Torossian, corporate vice president of worldwide small and midmarket solutions and partners for Microsoft, spoke on the subject here at the 2011 Forrester IT Forum, careening between two positions: on one hand, taking a hard line on security, yet on the other hand, questioning how it meshed with people's inevitable and unavoidable habits.
Not long ago, computers were used to get things done, IT made sure they worked properly, and the boundaries between work and life were distinct.
But things have changed dramatically and rapidly.
"The notion of ending [the workday] at 5 or 6 [p.m.] is over," he said. "People are using devices as an extension of the office."
Suddenly, PCs are everywhere. Employees telecommute, they bring their own laptops to work, they use smartphones and tablets to extend that work, and use cloud apps and social networking to collaborate and connect.
"People say you have better technology at home than at work. That's true," he said. "Thirty-seven percent of U.S. info workers are solving customer and business problems using technology they master first at home, then bring to work."
It has become a work-the-way-you-want-to world. Right?
Wrong, Torossian said. That's not to say it isn't happening -- but it can't be that simple for the companies that must provide such flexibility securely and safely. At least not yet -- and IT pros are stuck in the middle, balancing the interests and expectations of the organization and its employees.
"Most of the time, consumers don't realize the challenges behind privacy," he said, citing theft, security, privacy, compliance and intellectual property protection as business risks.
"The consumerization of IT started many years ago," he said. "This notion of push from the end user [is not new]."
The two biggest hurdles? Device proliferation and the explosion of social media.
"Unmanaged devices have hidden costs," he said. "And on social media networks, you don't know who is a real friend or a business friend."
Specifically, this means headaches such as:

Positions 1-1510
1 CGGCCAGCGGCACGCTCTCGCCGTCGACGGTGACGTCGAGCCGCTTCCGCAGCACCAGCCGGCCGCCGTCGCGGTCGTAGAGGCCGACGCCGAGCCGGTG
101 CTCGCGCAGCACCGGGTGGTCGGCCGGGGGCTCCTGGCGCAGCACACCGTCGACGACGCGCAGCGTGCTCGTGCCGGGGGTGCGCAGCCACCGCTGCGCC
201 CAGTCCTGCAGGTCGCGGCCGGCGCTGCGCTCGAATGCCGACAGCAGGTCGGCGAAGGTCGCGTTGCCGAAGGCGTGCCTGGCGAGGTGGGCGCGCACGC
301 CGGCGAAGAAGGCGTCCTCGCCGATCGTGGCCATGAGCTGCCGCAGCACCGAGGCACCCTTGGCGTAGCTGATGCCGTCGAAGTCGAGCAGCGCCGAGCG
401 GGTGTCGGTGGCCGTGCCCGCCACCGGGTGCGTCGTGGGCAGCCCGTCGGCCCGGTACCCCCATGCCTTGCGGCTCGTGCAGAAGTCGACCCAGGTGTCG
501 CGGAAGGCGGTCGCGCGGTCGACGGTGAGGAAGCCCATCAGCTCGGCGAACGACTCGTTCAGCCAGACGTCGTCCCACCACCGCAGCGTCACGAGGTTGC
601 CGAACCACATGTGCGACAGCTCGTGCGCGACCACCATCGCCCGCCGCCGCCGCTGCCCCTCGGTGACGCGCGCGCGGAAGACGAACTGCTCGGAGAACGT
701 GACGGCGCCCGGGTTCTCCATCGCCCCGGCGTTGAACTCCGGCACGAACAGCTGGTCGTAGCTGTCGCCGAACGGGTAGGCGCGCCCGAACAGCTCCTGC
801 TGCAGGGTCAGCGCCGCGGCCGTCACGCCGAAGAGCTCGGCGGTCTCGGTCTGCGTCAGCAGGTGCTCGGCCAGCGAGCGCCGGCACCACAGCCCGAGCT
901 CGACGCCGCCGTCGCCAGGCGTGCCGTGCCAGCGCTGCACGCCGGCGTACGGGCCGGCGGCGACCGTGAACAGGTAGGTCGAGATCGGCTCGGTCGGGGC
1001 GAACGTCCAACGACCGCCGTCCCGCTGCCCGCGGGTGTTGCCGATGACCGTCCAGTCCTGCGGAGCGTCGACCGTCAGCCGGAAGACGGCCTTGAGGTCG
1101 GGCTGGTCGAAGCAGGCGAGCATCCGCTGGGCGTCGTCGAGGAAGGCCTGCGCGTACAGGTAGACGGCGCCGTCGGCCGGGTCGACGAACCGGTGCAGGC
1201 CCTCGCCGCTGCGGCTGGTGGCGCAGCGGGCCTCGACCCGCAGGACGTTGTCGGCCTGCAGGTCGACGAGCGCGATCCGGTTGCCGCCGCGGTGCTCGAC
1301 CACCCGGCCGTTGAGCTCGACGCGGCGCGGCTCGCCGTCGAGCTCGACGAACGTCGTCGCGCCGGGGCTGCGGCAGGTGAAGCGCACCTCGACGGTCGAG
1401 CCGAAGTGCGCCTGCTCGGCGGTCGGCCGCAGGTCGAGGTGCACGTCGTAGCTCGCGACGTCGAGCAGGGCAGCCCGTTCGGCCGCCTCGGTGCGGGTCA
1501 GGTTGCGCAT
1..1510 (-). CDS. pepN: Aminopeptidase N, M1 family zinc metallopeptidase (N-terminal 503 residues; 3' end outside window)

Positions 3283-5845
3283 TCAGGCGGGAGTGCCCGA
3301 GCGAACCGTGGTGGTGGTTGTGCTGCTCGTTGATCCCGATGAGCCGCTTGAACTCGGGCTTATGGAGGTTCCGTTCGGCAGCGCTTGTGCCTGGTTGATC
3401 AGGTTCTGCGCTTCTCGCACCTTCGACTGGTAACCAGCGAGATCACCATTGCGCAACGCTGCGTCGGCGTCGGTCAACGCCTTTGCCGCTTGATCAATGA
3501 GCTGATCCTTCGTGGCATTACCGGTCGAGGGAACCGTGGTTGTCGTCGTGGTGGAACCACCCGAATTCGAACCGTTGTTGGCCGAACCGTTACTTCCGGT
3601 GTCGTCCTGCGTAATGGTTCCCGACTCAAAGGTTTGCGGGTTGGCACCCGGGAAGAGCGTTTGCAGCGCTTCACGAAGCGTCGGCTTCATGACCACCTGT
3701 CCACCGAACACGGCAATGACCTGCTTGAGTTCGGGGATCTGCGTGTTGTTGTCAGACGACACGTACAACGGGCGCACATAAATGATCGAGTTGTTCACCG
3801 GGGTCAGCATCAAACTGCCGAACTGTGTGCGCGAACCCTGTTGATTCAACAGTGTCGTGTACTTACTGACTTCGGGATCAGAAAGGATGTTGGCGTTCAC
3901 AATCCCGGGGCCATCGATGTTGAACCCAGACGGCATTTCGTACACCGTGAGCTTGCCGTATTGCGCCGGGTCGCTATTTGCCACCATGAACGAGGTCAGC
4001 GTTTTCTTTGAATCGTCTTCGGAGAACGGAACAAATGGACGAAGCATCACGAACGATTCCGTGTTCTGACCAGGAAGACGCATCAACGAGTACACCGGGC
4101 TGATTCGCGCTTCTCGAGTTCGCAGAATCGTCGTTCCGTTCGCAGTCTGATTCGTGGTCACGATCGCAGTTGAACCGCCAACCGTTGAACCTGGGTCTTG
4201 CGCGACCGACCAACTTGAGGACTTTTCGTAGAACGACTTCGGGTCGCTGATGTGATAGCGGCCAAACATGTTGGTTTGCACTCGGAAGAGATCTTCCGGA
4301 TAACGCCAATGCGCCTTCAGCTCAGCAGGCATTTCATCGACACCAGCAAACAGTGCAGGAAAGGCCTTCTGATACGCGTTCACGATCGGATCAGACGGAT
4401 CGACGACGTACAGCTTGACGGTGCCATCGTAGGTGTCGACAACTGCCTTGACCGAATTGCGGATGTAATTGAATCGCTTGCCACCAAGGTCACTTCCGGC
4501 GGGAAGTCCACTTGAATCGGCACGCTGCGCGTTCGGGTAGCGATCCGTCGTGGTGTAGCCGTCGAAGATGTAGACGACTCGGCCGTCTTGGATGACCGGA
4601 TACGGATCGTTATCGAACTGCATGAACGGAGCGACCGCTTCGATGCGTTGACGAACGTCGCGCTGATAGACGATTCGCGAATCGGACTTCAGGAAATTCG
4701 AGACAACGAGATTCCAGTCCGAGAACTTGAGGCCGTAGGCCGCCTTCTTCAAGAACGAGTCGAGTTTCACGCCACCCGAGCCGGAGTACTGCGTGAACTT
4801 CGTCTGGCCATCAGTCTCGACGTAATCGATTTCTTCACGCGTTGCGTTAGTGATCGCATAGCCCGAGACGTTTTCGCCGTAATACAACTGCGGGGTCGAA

- Unknown patch states
- Unknown application vendors
- Unknown app compatibility
- Corporate data access complexity
- Different management requirements for each device
"We are seeing increasing numbers of iPads stolen, tablets stolen, laptops stolen -- with no encryption on them," he said. "This is a disaster."
But productivity increases with the level of trust. So IT pros need to ask themselves: as consumers' own devices inevitably infiltrate the network, who gets read-write access, and who gets only read?
"Someone stealing that device can have a huge impact on your company," he said. "Make sure that some key line-of-business apps aren't installed on hard drive."
The cloud could help mitigate some of these risks, he said.
So will the passage of time.
"The people born in the last 20 years were born as digital natives," he said. "They were born with a mouse in their hand. This is a fact. Sometimes they are posting things that might be related to your company -- and you have no clue. What's your policy on blogging?"
(He added that 'smart blogging' is acceptable, including about commenting about the company, which he called "risky but fair." But employees with access to financial results or product R&D should keep that under wraps. "People are not journalists," he said. "People are members of your organization.")
You can either embrace it, or don't. But companies must ask themselves: should they lead by example? how should they enforce policies?
"If you implement policies but don't enforce them, don't expect any change," he said. "It's beyond sensitivity of people -- it's about sensitivity of the business itself."
If there's one thing that's clear here, it's that there's nothing clear about this issue. The threats are very real, but each organization needs to tailor its restrictions based on the kind of work groups within it need to perform. It should be no surprise in 2011 that this post was published (and tweeted about) using a non-CBSi-sanctioned computer -- without the use of a VPN.